At the recent 21st Annual Spring Life Insurance Settlement Association (LISA) Conference held in Boston, there was one recurring theme: the lack of policy flow into the marketplace. There is now more cash to purchase policies than there are policies to buy. What happened?
From the investment standpoint, there is now more confidence in the life expectancies used to price policies. In addition, there are still few places to invest that can yield anywhere close to the double digit returns that investors project for life settlements. Life settlements, as a mortality-based investment, are largely uncorrelated with the stock and bond markets.
And finally, the regulatory framework is in place to protect the integrity of the business. Therefore, investor demand for policies has grown, which has increased the price that investors are willing to offer for them.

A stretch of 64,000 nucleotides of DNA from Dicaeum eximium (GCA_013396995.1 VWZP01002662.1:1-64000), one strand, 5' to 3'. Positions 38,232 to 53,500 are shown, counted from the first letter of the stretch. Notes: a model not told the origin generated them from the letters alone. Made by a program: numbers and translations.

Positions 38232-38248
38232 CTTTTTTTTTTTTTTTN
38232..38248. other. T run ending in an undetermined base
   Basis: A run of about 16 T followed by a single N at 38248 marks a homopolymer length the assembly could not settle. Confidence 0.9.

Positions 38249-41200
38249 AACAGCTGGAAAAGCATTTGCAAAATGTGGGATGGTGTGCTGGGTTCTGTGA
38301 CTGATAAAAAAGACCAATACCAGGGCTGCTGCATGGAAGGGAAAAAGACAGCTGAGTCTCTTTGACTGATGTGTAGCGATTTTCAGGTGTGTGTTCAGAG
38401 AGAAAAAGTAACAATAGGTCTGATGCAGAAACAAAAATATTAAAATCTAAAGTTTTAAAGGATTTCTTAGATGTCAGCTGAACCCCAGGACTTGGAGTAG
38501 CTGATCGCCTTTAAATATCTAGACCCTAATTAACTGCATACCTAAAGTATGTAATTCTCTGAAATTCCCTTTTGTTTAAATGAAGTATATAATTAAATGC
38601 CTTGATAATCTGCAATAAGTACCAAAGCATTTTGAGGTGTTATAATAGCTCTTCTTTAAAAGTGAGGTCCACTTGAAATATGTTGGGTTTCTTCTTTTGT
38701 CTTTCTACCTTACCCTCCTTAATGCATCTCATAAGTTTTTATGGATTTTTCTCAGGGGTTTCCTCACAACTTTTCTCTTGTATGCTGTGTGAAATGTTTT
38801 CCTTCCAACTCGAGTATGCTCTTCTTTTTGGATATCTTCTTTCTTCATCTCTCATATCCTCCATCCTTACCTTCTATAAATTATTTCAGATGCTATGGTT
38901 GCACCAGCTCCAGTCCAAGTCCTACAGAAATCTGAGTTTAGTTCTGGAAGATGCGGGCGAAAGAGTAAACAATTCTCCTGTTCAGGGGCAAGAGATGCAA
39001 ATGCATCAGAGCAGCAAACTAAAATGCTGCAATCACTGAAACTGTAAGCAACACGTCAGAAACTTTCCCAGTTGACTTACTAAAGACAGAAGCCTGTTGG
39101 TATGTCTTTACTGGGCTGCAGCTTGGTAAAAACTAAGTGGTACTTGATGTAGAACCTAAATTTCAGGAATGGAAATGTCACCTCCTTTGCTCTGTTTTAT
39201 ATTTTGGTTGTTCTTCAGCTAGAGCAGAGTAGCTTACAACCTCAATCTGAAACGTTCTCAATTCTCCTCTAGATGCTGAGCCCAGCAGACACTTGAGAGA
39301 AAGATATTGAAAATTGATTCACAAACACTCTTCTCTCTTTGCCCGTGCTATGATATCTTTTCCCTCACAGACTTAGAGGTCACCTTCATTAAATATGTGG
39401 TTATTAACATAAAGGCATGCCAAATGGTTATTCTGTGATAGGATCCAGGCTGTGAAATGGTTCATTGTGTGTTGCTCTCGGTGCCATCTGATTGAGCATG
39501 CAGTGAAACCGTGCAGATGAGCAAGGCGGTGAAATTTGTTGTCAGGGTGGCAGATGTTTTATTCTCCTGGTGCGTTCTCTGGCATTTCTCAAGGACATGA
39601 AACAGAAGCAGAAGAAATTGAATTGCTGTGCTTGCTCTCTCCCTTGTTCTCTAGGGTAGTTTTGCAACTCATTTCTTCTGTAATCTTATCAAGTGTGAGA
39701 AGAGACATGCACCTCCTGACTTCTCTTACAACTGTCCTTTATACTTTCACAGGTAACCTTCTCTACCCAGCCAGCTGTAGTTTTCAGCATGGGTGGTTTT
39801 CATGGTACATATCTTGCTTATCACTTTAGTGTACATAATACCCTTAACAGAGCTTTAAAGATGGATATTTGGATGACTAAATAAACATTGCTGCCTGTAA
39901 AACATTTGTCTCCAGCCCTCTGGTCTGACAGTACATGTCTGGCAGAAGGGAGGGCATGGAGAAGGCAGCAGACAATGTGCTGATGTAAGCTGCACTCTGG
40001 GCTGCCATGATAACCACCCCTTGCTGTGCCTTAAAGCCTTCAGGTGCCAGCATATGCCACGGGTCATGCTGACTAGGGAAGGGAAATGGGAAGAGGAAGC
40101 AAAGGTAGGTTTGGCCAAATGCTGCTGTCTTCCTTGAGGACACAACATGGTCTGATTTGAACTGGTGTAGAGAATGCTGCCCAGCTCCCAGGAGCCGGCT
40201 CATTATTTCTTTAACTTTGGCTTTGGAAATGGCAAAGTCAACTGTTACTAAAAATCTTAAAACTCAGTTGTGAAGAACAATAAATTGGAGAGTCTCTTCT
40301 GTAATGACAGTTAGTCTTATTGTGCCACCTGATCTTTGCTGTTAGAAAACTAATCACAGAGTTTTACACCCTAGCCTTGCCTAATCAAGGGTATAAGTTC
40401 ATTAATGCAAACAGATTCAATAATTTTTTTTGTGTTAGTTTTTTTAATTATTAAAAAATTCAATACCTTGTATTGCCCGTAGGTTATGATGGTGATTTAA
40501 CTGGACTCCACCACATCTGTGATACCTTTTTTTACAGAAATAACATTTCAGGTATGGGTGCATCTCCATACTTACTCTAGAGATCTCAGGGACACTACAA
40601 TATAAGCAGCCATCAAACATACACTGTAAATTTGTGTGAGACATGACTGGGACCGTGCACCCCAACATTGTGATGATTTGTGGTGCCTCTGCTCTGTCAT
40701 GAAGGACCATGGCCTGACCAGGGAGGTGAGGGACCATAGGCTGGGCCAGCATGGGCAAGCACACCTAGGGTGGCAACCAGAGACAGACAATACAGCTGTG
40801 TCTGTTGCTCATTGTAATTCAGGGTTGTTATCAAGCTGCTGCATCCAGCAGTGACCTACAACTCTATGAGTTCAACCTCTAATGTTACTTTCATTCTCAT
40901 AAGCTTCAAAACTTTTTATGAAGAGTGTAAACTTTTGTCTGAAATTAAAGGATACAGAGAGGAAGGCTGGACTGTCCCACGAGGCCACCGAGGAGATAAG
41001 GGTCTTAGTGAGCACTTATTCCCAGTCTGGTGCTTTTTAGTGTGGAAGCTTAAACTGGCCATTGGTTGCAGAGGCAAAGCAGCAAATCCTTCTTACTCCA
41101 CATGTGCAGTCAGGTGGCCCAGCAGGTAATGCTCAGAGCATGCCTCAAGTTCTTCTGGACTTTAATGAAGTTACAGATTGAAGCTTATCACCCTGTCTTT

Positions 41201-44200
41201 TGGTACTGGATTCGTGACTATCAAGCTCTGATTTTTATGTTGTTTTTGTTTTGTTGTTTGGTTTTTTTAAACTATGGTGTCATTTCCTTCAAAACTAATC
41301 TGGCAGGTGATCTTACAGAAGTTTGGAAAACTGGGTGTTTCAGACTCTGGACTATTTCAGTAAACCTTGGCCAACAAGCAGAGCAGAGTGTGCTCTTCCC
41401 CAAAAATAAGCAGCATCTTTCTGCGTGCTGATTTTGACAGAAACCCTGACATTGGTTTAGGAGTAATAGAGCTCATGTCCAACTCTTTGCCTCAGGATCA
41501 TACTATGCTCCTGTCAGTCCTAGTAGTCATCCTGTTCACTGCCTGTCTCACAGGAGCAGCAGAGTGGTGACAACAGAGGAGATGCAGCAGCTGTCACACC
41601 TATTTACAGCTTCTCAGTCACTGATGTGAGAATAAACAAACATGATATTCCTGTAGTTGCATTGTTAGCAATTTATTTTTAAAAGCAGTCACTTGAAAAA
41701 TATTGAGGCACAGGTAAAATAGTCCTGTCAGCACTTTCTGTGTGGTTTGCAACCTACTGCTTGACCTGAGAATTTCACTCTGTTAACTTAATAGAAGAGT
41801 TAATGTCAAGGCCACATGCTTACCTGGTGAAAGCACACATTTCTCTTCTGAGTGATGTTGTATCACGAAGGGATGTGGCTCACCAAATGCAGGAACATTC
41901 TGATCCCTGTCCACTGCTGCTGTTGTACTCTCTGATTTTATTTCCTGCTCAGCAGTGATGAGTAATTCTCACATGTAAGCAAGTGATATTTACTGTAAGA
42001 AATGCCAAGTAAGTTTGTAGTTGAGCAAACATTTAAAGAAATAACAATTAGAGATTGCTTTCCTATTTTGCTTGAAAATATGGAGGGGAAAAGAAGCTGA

Life settlements should be viewed as an alternative to a policy lapse or surrender, not as an alternative to keeping coverage. With that in mind, here are some interesting statistics regarding lapses:
At the LISA Conference, Bryan Freeman, President of Habersham Funding, reported that 93 percent of all policies lapse without a cash benefit. And 99 percent of all term policies pay no benefit.
A 2010 study of seniors over 65, reported by the Insurance Studies Institute, revealed that 90 percent of seniors who lapsed a policy would have considered a life settlement if they had been aware of the possibility.
A 2012 LIMRA/SOA Persistency Study estimated that from $80 to $112 billion of face amount in policies lapsing that year were on seniors 65 and older.
So large amounts of life insurance are lapsed by seniors each year and yet the life settlement industry wants more policies to invest in? What is wrong with this picture?
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